Purchase this article with an account.
P.M. Iuvone, S.S. Chaurasia, H.E. Carpenter, R. Haque, J.H. Wessel III; Abnormal Expression of Calcium/Calmodulin-Stimulated Adenylyl Cyclase in Photoreceptors of Dopamine D4 Receptor-Deficient Mice . Invest. Ophthalmol. Vis. Sci. 2003;44(13):2005.
Download citation file:
© ARVO (1962-2015); The Authors (2016-present)
Purpose: cAMP levels in photoreceptor cells are high in darkness and reduced by light exposure. Photoreceptor cells express the D4 subtype of dopamine receptor, activation of which inhibits cAMP formation. In retinas of mice with targeted deletion of the dopamine D4 receptor (D4KO mice), cAMP levels are low relative to those in wildtype (WT) mice and photoreceptor cells are insensitive to the cAMP-lowering effect of light exposure. The aim of the present study was to test the hypothesis that altered expression of Ca2+/calmodulin-stimulated adenylyl cyclase isozymes underlies the dysfunctional regulation of cAMP formation in photoreceptors of D4KO mice. Methods: WT and D4KO mice were housed on a 12 h light : 12 h dark cycle. The genotype of the mice was confirmed by PCR using tail DNA. Total RNA was extracted from retinas and microdissected photoreceptor inner segments of WT and D4KO mice and reverse transcribed. Transcript levels of the type 1 and type 8 adenylyl cyclases, AC1 and AC8, were quantified by real-time PCR. Inner segments were dissected from retinal frozen sections by laser capture microdissection (LCM). Results: AC1 and AC8 mRNA levels in retinas of WT mice were relatively low during the night and increased during the daytime, peaking approximately 8 h after light onset of the imposed daily light-dark cycle. When examined at this time of day, AC1 and AC8 transcript levels were significantly lower in retinas of D4KO mice than in those of WT controls. The AC1 mRNA level of the D4KO mice was also significantly reduced in LCM-dissected inner segments. Conclusions: Expression of mRNAs encoding the Ca2+/calmodulin-stimulated adenylyl cyclases is abnormally low in photoreceptors of dopamine D4 receptor-deficient mice. These results suggest that dopamine, acting through the D4 receptor subtype, may normally regulate the expression of these cAMP-synthesizing enzymes in photoreceptor cells.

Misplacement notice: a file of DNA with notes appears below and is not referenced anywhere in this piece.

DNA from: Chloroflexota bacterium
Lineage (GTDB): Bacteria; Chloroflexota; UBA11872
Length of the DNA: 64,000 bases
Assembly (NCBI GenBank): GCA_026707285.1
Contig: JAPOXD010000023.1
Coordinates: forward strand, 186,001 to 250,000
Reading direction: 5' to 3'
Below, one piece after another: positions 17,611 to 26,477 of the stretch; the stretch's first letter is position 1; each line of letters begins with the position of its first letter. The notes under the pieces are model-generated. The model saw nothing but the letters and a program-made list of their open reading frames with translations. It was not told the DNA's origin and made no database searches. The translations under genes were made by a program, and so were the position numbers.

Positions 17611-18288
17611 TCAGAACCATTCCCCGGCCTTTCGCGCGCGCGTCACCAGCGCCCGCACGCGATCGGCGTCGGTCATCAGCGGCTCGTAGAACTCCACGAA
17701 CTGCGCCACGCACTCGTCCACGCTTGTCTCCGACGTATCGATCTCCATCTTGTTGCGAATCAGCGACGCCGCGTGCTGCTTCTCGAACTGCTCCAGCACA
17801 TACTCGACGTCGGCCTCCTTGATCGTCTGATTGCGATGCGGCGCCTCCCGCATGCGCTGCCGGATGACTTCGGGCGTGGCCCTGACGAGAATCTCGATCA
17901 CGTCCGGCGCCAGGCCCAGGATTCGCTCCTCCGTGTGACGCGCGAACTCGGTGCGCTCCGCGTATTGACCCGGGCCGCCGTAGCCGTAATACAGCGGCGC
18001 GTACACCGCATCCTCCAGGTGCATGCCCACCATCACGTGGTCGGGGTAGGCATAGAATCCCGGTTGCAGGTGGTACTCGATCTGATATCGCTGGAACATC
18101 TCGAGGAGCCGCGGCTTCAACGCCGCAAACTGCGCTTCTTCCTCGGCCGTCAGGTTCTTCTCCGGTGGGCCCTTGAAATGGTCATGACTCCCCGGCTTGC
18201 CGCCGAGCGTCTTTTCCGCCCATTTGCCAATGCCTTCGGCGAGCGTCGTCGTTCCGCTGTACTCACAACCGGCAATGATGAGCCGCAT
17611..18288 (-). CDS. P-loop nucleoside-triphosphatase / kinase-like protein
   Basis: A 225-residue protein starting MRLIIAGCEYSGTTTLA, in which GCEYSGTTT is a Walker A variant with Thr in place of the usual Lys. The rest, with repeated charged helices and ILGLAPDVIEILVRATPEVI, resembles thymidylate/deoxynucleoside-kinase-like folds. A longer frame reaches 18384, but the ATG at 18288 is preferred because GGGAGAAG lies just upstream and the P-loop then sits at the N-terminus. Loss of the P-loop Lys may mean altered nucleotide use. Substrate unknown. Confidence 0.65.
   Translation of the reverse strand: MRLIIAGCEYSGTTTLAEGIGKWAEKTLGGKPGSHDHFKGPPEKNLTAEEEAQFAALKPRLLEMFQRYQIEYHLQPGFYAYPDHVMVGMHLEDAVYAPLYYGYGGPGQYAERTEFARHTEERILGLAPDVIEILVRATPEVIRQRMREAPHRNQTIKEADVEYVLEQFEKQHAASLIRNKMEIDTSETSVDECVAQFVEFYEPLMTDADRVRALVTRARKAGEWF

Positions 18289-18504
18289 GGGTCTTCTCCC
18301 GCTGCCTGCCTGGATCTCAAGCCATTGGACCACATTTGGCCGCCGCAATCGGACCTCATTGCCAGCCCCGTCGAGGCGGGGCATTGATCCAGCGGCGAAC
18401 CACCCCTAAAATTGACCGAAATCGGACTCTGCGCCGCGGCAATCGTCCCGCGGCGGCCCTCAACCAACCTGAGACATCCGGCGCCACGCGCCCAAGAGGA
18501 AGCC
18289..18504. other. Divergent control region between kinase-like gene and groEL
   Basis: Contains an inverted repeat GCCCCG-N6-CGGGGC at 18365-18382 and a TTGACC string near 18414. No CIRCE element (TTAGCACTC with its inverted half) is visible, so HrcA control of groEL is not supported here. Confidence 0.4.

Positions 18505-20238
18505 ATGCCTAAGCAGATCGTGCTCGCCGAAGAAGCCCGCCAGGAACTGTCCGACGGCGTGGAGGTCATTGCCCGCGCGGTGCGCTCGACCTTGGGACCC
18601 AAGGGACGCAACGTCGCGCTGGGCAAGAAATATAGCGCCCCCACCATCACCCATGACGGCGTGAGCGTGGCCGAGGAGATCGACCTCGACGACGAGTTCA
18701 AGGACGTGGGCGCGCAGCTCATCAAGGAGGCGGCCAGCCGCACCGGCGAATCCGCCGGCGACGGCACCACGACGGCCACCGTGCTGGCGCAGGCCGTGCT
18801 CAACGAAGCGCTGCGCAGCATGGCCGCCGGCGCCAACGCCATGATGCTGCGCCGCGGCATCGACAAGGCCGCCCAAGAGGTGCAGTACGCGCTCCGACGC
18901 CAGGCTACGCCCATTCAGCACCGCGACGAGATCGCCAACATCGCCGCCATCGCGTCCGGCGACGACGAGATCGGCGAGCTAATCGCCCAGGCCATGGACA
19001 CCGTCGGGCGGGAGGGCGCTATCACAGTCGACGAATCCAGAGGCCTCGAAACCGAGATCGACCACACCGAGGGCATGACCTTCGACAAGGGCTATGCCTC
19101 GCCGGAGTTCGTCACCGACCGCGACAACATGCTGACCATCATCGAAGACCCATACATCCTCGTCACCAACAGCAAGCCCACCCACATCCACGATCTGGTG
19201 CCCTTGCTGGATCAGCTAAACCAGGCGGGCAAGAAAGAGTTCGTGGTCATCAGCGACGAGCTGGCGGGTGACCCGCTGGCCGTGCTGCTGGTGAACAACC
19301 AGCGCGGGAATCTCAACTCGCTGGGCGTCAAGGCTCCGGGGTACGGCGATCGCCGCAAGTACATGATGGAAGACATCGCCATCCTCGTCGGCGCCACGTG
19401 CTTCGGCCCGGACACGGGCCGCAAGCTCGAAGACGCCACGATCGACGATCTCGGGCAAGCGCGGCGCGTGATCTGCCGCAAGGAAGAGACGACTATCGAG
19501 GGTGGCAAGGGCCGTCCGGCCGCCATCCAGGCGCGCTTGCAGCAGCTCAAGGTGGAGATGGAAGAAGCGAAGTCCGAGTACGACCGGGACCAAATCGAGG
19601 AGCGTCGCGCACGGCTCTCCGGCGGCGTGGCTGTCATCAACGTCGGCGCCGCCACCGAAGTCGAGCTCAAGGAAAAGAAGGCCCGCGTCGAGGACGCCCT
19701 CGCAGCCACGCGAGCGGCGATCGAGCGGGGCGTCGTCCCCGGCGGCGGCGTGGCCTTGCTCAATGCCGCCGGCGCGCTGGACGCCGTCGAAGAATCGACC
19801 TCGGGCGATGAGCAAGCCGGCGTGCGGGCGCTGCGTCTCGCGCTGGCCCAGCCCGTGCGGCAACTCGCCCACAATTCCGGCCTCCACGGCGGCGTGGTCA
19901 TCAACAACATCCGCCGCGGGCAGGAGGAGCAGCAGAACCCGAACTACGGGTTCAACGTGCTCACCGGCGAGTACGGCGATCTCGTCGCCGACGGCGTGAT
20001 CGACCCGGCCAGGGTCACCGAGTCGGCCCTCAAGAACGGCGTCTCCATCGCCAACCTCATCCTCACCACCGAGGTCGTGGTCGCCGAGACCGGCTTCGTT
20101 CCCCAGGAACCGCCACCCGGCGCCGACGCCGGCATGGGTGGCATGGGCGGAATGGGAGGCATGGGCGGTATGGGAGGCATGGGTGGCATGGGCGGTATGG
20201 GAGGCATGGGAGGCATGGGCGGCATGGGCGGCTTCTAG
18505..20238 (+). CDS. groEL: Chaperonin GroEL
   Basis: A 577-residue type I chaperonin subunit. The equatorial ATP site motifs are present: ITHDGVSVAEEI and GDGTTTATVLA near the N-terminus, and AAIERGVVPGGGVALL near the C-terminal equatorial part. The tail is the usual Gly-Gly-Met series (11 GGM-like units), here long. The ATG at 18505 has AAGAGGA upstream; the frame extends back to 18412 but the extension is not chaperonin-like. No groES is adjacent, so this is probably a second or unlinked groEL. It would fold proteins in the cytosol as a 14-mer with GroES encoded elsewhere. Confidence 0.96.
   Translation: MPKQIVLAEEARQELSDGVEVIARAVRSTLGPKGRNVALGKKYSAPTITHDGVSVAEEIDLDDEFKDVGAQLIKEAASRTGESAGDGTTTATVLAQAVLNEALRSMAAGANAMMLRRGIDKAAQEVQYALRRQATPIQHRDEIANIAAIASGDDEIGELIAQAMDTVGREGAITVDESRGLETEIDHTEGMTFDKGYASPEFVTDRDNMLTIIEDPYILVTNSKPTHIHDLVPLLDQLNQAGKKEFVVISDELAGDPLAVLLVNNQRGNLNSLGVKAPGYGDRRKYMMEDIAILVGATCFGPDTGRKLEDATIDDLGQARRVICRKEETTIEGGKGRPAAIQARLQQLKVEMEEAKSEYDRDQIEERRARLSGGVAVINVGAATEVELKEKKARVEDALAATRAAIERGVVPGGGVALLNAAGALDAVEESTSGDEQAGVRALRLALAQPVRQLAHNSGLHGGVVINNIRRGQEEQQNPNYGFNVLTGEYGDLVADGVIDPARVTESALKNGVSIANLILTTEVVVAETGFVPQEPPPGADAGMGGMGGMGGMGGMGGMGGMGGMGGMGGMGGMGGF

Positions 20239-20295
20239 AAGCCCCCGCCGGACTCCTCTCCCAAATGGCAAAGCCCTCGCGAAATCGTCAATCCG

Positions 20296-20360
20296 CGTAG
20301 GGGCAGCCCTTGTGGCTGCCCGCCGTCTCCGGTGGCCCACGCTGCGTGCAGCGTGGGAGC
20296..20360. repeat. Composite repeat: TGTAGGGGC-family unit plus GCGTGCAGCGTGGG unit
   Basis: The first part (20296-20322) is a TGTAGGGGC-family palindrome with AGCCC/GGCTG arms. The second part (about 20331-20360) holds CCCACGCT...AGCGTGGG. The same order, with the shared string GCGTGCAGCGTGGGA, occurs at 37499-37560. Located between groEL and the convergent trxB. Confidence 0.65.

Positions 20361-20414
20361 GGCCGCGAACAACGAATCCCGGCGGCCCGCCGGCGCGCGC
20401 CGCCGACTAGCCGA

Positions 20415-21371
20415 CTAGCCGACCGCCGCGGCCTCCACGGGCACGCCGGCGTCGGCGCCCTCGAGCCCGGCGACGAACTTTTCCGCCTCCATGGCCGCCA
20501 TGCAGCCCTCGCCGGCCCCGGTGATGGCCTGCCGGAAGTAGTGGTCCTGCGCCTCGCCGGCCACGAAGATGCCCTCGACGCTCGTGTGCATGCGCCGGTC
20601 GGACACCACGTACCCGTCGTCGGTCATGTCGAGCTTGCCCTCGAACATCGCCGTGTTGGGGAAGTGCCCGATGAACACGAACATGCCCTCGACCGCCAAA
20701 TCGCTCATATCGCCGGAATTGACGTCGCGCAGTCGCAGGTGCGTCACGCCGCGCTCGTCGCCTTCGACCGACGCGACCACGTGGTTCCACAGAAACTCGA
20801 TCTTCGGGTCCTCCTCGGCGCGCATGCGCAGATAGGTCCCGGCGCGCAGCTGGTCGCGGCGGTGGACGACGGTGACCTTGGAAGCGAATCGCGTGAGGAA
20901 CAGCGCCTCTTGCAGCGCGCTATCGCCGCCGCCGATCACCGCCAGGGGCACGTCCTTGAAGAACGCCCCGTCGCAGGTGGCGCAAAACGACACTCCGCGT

This PDF is available to Subscribers Only